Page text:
When I first started teaching (over 10 years ago!), I was something of a tough grader. Actually, I was kind of a hard-ass. My first teaching assignment was during my second year of being a graduate student, so I was in that weird limbo between teacher and student. I think uncertainties about my own competence made me a harsher judge of my students’ abilities. As I’ve since figured out, this is an all-too-common side effect of being in grad school.
The program I was teaching for was also partly to blame for my early hard-ass-ness. As new teachers, we had impressed upon us the gravity of grading, the importance of serving as the university’s writing gatekeepers. Sometimes it felt as if our mission was to weed out the bad writers and certify the decent ones. Back then, I took this task seriously. At the end of each term, I’d ask myself questions like “Does this student really deserve to pass?” and “Could I justify passing this student to his or her future instructors?”
Given my history with grading, I was amused to receive the following comment on a recent student evaluation of my course:
“He might actually be too easy of a grader. I feel I could have done much less work for an A.”
I’m not sure I would call my grading “too easy,” but I have to admit that I’ve lightened up over the years. Part of it may have to do with my own (growing) confidence as a teacher. More important, I think, is the fact that my reasons for grading have changed quite a bit since those early days. Frankly, I don’t give a crap anymore about justifying the grades I give to students (except to the students themselves). What I care about now is that the grades reflect a student’s learning and engagement with the course. Now, at the end of a term, I ask questions like “Has this student had the experience of the course?” and “What signs are there that this student has grown?”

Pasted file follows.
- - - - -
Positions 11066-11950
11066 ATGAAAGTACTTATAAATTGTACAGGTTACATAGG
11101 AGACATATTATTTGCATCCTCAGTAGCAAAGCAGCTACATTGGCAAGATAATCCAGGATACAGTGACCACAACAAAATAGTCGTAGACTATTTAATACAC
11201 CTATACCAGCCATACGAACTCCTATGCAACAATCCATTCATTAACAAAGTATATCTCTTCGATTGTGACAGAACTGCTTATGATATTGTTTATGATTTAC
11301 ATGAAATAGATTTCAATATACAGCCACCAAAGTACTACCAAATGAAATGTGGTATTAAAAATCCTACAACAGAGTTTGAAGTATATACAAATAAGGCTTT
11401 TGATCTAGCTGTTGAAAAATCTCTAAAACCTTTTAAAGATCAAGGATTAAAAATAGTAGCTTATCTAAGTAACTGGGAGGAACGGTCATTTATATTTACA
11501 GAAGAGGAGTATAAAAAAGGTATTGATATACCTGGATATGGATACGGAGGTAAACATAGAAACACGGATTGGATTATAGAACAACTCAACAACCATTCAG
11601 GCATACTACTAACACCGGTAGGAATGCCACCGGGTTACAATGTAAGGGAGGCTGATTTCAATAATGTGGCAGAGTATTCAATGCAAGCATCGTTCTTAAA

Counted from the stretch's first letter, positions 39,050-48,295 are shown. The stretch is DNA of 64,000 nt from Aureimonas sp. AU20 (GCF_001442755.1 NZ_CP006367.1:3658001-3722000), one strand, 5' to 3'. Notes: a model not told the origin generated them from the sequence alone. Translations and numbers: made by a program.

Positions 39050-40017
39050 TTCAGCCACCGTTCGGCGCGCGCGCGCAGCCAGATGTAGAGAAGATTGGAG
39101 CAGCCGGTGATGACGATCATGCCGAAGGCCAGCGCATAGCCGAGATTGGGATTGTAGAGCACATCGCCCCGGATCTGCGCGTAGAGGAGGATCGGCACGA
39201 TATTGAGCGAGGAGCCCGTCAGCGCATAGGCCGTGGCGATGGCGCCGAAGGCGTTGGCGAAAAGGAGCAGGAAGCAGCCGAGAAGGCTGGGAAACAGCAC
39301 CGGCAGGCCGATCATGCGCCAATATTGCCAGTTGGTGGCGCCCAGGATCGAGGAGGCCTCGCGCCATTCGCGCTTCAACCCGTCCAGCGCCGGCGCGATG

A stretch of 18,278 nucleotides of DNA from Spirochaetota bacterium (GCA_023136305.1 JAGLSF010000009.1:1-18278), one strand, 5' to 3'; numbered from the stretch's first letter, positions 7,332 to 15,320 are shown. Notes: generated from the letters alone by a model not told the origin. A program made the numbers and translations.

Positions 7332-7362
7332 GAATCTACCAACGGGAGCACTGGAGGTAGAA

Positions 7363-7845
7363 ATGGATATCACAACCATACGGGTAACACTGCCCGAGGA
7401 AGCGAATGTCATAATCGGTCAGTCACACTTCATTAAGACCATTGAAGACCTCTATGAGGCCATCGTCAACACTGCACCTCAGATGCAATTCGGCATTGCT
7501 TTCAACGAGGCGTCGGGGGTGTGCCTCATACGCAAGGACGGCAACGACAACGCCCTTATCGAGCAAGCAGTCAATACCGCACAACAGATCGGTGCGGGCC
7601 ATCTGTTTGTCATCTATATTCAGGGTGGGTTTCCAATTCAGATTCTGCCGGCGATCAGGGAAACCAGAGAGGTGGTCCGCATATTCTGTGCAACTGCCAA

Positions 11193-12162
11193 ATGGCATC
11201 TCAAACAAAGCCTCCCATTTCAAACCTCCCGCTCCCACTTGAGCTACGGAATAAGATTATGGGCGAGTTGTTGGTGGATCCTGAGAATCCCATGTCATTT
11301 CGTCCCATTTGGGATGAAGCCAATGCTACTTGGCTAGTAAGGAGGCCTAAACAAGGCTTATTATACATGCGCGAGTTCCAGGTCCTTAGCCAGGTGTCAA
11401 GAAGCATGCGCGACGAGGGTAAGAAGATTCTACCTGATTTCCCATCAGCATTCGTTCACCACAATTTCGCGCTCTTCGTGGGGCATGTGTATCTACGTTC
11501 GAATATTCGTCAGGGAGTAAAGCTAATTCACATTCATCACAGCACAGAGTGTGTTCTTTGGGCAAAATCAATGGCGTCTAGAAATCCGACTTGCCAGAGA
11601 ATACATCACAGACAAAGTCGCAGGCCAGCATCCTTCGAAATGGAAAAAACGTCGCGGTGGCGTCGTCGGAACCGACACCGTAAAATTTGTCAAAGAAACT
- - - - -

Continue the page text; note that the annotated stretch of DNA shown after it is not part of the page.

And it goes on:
All of us who receive student evaluations fantasize about responding to the anonymous comments we get. To the student who thought my grading might be too easy (but who otherwise loved the course), I might say something like this:
“Yes, you might have earned an A with ‘much less work,’ but you didn’t. You did more than was strictly necessary, and the fact that I could get you to do that without holding a grade over your head actually gives me endless satisfaction as a teacher.”